Also, I am with Sumner in recognizing the 1994 team as #8 in my ranking vs. unranked by the OP.

sagegrouse

Very interesting. Would adding a "wins against unc" category help break some of those ties? It's not a perfect measure because it has as much to do with the relative strength of unc's squads each season, but there's no denying that sweeping unc, or even beating them three times, counts a lot for duke teams. Winning the title this year was incredible, but there was no game that was more fun to watch than 82-50.

CameronBornAndBred
08-21-2010, 10:58 PM
Very interesting. Would adding a "wins against unc" category help break some of those ties? It's not a perfect measure because it has as much to do with the relative strength of unc's squads each season, but there's no denying that sweeping unc, or even beating them three times, counts a lot for duke teams. Winning the title this year was incredible, but there was no game that was more fun to watch than 82-50.
That was the first carolina game I've been to in person in 20 years, and I would easily give that one up to see the NC game in person, or on TV. It's a matter of perspective..it was fun as hell...but there is no way the beating Butler wasn't more fun.

Vincetaylor
08-22-2010, 01:05 AM
1992 team would have beaten the 1999 team. Upperclassmen vs. Underclassmen usually favors the upperclassmen. 1992 was the best Duke team ever. I don't really think there is much of a debate. You had the most talented player to ever wear a Duke uniform...Grant Hill, the best true point guard Duke has ever had...Bobby Hurley, and one of the best college players of all time...Christian Laettner. All 3 have their jerseys retired.

monkey
08-22-2010, 06:40 AM
1992 team would have beaten the 1999 team. Upperclassmen vs. Underclassmen usually favors the upperclassmen. 1992 was the best Duke team ever. I don't really think there is much of a debate. You had the most talented player to ever wear a Duke uniform...Grant Hill, the best true point guard Duke has ever had...Bobby Hurley, and one of the best college players of all time...Christian Laettner. All 3 have their jerseys retired.

This is an interesting perspective. I take the point about the upperclassmen. I don't think the jersey retirement thing in comparison with 1999 is fair - the jersey retirement is essentially a celebration of a career, not the year in question. And if you are looking at a head to head match up, and start looking at careers, then it's also fair to say (IMO) that if Elton had stayed, given that he was NPOY as a sophomore, that he would have had his jersey retired. With Shane, that's two. And I think people are really discounting how good Will Avery was at the time he left. Give him another 2 years in a Duke uni at similar production (or slight uptick) and I don't know if he gets his jersey retired, but he's at least in the mix. Carawell was ACC POY the following year and he was much the least of the starting 5. I can see 1992 winning the head-to head, if only because of Laettner but .... 1999's defense was spectacular and it seemed like they were on the fast break every 2 seconds. Give Elton & Crew one more year (the hypothetical 2000 season, with JWill, Booz and Dunleavy added) and I think a head-to-head goes the other way, and pretty strongly.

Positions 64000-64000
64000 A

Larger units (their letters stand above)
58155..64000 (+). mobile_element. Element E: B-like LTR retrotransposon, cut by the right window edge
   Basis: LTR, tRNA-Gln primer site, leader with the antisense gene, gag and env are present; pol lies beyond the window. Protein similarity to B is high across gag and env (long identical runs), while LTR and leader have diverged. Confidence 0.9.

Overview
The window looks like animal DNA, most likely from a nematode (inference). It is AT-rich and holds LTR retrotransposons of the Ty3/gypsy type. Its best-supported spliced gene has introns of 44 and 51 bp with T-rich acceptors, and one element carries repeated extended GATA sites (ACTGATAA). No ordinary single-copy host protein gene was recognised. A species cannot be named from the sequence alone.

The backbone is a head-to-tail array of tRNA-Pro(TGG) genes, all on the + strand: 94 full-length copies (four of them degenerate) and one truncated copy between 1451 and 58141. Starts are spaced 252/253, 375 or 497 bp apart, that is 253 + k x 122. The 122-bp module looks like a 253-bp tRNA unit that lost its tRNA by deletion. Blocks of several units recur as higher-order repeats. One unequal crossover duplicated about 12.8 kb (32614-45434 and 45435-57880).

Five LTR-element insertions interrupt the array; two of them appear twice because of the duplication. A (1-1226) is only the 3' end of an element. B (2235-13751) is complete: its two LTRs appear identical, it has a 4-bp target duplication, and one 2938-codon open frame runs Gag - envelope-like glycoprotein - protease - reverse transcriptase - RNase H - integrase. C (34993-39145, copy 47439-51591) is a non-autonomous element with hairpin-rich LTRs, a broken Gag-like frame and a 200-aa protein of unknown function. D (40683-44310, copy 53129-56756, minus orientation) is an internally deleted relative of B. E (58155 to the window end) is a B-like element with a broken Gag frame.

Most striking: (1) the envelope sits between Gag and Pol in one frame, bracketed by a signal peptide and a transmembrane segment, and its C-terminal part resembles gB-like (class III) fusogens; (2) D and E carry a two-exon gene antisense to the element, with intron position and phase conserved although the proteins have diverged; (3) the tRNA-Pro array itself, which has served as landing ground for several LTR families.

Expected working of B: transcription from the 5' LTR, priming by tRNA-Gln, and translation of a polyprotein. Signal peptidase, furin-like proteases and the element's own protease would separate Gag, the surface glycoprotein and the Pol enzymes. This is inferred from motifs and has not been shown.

Incidentally, last year's gets the nod over 2004. Even if we got cheated in the final four that year, last year's half court defense during the second half of the year was incredible. No way 2004 beats 2010 in a head-to-head IMO.

BobbyFan
08-22-2010, 07:39 AM
This is based on my interpretation of "best" - put all of K's teams into a tournament, and the teams are ranked on likelihood to be the winner (separated by tiers):

1. 1992
2. 1999
3. 1986
4. 2001

5. 1998
6. 2002
7. 1991
8. 2010

9. 1994
10. 2004

I think 98 was quite underrated.

Indoor66
08-22-2010, 08:25 AM
This is based on my interpretation of "best" - put all of K's teams into a tournament, and the teams are ranked on likelihood to be the winner (separated by tiers):

1. 1992
2. 1999
3. 1986
4. 2001

5. 1998
6. 2002
7. 1991
8. 2010

9. 1994
10. 2004

I think 98 was quite underrated.

I think '86 is, due to sentiment, consistently overrated.

jimsumner
08-22-2010, 08:39 AM
I think '86 is, due to sentiment, consistently overrated."

This team was 37-3. It defeated Kansas and St. John's to win the Pre-Season NIT. It won the ACC regular-season title at 12-2, with the losses to two top five teams. It defeated an excellent Georgia Tech (Mark Price, John Sally, Duane Ferrell, Bruce Dalrymple, Tom Hammonds) team to win the ACC Tournament. It advanced to the Final Four, where it beat Danny Manning and Kansas. It lost to Louisville in a title game decided in the final seconds.

The team included two All-Americans, Naismith winner Johnny Dawkins and Mark Alarie. Dawkins passed Mike Gminski to become Duke's career scoring leader, a title he held for 20 years. Alarie joined him in the 2,000-point club. Classmates David Henderson and Jay Bilas scored over 1,000 points. Future National POY Danny Ferry. point-guard deluxe Tommy Amaker and defensive stopper Billy King completed the rotation.

Can you explain why you think a 37-3, ACC champion, NCAA runner-up team with two All-Americans was overrated?